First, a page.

Rivera will also likely use this opportunity to build his new culture that will be "player-centered" with a "coach-centered" approach in mind. He wants the players to know that he cares about them, but he also wants them to do things his way. If they do that, all the success that will come their way will be theirs and not his.
With the Redskins moving to a 4-3 defense, how would the rotation of Daron Payne, Jonathan Allen and Matt Ioannidis work? -- James B.
This is a question that a lot of fans are asking about Del Rio's new defense.
The defensive line has been one of the stronger position groups on the roster. It's filled with multiple first-round picks and players like Ioannidis who have had great seasons (Ioannidis led the team with 8.5 sacks last year).
There are only two starting spots for interior defensive linemen in a 4-3 defense, though, which means there will have to be some level of competition in training camp as to who deserves to be in those spots. Del Rio is a coach that values hard work. He's spoken multiple times about not caring much about potential and outside publicity. Instead, he wants to see his players put in the work to earn playing time on the field.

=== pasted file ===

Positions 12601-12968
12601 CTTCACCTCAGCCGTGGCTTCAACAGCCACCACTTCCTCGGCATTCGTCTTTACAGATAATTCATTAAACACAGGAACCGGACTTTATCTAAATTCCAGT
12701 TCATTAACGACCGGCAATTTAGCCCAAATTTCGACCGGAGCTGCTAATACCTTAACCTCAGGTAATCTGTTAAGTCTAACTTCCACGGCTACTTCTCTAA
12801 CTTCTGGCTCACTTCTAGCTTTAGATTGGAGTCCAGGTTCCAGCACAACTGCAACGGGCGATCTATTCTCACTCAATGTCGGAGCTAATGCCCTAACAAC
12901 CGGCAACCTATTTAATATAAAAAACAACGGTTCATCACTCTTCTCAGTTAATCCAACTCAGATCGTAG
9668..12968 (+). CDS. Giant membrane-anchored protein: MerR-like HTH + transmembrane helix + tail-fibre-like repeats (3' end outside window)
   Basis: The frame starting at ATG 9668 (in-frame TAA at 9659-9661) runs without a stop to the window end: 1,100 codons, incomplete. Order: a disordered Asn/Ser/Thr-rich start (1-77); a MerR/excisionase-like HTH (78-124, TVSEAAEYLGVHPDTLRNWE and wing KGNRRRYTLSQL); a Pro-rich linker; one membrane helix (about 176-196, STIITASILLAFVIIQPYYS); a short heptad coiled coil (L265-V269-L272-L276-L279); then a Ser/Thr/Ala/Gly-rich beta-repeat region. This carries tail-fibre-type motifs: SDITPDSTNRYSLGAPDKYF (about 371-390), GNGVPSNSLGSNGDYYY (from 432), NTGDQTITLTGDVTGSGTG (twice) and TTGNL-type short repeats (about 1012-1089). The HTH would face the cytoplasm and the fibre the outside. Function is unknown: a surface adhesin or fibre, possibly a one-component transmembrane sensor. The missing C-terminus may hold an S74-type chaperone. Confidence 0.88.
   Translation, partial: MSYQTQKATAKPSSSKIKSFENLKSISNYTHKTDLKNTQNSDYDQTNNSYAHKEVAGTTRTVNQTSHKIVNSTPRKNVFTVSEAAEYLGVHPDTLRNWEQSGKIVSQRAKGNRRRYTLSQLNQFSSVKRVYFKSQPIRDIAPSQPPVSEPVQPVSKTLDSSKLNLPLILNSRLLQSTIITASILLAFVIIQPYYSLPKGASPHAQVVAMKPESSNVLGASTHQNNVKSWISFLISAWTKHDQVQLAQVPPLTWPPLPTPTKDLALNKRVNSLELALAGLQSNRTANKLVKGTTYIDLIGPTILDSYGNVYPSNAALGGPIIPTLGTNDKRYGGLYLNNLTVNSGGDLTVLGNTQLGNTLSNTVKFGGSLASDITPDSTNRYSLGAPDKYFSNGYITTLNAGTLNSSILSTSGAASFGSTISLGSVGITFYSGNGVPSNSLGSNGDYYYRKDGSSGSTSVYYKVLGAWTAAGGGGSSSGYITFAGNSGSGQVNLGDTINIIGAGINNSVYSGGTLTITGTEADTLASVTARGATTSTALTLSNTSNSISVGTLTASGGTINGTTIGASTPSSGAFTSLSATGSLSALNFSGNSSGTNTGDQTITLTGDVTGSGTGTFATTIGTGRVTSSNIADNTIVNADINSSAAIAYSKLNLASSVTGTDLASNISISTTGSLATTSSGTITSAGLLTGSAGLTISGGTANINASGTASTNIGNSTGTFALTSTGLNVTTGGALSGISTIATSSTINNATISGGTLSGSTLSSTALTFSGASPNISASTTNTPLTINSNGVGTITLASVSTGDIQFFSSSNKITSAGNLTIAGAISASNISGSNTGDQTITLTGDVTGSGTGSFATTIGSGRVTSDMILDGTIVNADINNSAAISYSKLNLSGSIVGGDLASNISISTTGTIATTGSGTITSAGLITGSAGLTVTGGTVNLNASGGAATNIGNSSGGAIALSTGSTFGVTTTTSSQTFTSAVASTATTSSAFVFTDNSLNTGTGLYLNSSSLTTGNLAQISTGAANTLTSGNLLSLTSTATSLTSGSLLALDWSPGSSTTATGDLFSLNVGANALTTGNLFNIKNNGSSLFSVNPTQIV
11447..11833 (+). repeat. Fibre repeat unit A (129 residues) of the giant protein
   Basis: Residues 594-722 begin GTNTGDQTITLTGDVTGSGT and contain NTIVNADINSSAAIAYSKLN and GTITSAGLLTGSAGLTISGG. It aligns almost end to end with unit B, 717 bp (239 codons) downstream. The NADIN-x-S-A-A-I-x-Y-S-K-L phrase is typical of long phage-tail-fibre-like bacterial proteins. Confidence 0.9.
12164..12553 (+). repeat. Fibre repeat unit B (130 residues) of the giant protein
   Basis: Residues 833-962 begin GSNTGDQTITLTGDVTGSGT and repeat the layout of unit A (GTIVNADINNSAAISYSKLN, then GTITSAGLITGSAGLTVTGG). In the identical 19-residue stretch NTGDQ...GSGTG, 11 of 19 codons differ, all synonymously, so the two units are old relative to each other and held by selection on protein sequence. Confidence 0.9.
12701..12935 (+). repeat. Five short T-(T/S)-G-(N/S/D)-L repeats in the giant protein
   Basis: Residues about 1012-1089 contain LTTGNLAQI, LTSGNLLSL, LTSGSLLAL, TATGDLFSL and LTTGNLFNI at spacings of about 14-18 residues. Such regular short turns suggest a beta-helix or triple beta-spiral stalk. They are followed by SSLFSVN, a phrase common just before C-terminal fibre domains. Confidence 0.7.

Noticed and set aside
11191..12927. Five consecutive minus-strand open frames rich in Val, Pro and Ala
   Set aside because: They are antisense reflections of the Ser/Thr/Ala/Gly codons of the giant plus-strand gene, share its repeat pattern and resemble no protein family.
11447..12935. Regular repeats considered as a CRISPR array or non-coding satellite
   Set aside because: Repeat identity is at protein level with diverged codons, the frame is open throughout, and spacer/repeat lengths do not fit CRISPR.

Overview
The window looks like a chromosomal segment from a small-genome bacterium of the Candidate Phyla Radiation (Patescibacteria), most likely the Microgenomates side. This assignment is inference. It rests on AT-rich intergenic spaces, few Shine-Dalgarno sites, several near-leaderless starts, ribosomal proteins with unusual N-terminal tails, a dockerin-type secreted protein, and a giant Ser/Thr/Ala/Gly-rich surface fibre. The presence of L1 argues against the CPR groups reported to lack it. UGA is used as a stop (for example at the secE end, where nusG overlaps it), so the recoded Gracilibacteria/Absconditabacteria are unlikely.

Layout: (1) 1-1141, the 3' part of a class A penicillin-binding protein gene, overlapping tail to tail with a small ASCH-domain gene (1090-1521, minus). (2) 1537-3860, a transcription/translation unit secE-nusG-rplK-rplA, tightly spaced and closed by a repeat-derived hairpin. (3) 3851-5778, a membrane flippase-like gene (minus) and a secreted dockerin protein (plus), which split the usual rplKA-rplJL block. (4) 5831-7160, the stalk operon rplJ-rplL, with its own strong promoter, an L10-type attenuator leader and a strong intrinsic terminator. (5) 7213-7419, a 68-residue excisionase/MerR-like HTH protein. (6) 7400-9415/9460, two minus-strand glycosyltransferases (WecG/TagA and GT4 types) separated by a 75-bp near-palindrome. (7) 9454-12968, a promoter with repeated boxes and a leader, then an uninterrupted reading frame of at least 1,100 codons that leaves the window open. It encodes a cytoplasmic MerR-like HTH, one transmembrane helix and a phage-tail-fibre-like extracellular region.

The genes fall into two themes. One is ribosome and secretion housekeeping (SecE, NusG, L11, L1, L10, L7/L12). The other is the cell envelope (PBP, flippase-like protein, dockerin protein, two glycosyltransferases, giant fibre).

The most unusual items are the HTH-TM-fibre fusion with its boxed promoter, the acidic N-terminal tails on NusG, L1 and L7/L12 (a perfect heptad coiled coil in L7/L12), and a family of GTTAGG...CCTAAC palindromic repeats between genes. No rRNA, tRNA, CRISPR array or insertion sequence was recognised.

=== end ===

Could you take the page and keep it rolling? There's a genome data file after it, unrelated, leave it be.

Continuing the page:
The coaching staff will have an idea about who to initially put in those starting roles, but Del Rio and Rivera will let the players decide with their performances on how that rotation will play out.
Do you anticipate Adrian Peterson being part of the Redskins organization next season? -- Mike B.
Peterson currently has a second-year option in his contract, meaning the team can decide to either bring him back or let him enter free agency in March.
Like all other positions, Rivera hasn't said anything specifically about Peterson, but he did point out on Radio Row that the team has an answer at the running back position and two candidates to be core players. It's also worth noting that Peterson has produced in the two seasons he has donned the burgundy and gold. He has rushed for 1,940 yards in 31 games and averaged 62.5 yards to go with 12 touchdowns.